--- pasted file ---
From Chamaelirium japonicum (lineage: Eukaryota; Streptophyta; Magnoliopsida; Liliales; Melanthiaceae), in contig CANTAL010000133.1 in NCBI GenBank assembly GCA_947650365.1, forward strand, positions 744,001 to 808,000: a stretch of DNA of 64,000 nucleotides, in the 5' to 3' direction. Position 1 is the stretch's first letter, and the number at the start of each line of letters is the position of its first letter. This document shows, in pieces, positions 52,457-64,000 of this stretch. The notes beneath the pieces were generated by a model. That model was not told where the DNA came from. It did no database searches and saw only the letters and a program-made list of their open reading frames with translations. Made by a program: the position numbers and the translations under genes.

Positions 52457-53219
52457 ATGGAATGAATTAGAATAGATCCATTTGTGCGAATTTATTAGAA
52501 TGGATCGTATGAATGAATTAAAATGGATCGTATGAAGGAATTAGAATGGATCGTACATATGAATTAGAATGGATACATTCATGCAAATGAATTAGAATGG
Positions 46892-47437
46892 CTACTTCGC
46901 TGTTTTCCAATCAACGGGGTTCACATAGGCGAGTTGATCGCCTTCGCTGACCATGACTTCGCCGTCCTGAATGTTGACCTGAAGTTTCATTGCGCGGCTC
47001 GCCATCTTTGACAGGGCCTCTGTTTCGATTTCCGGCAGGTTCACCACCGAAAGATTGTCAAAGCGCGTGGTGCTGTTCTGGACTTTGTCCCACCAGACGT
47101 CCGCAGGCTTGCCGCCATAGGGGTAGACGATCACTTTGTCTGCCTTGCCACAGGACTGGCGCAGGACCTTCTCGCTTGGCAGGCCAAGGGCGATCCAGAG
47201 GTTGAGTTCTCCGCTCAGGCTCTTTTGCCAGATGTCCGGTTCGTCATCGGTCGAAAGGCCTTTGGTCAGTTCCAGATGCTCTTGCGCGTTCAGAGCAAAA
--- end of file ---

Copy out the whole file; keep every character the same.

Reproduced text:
From Chamaelirium japonicum (lineage: Eukaryota; Streptophyta; Magnoliopsida; Liliales; Melanthiaceae), in contig CANTAL010000133.1 in NCBI GenBank assembly GCA_947650365.1, forward strand, positions 744,001 to 808,000: a stretch of DNA of 64,000 nucleotides, in the 5' to 3' direction. Position 1 is the stretch's first letter, and the number at the start of each line of letters is the position of its first letter. This document shows, in pieces, positions 52,457-64,000 of this stretch. The notes beneath the pieces were generated by a model. That model was not told where the DNA came from. It did no database searches and saw only the letters and a program-made list of their open reading frames with translations. Made by a program: the position numbers and the translations under genes.

Positions 52457-53219
52457 ATGGAATGAATTAGAATAGATCCATTTGTGCGAATTTATTAGAA
52501 TGGATCGTATGAATGAATTAAAATGGATCGTATGAAGGAATTAGAATGGATCGTACATATGAATTAGAATGGATACATTCATGCAAATGAATTAGAATGG
Positions 46892-47437
46892 CTACTTCGC
46901 TGTTTTCCAATCAACGGGGTTCACATAGGCGAGTTGATCGCCTTCGCTGACCATGACTTCGCCGTCCTGAATGTTGACCTGAAGTTTCATTGCGCGGCTC
47001 GCCATCTTTGACAGGGCCTCTGTTTCGATTTCCGGCAGGTTCACCACCGAAAGATTGTCAAAGCGCGTGGTGCTGTTCTGGACTTTGTCCCACCAGACGT
47101 CCGCAGGCTTGCCGCCATAGGGGTAGACGATCACTTTGTCTGCCTTGCCACAGGACTGGCGCAGGACCTTCTCGCTTGGCAGGCCAAGGGCGATCCAGAG
47201 GTTGAGTTCTCCGCTCAGGCTCTTTTGCCAGATGTCCGGTTCGTCATCGGTCGAAAGGCCTTTGGTCAGTTCCAGATGCTCTTGCGCGTTCAGAGCAAAA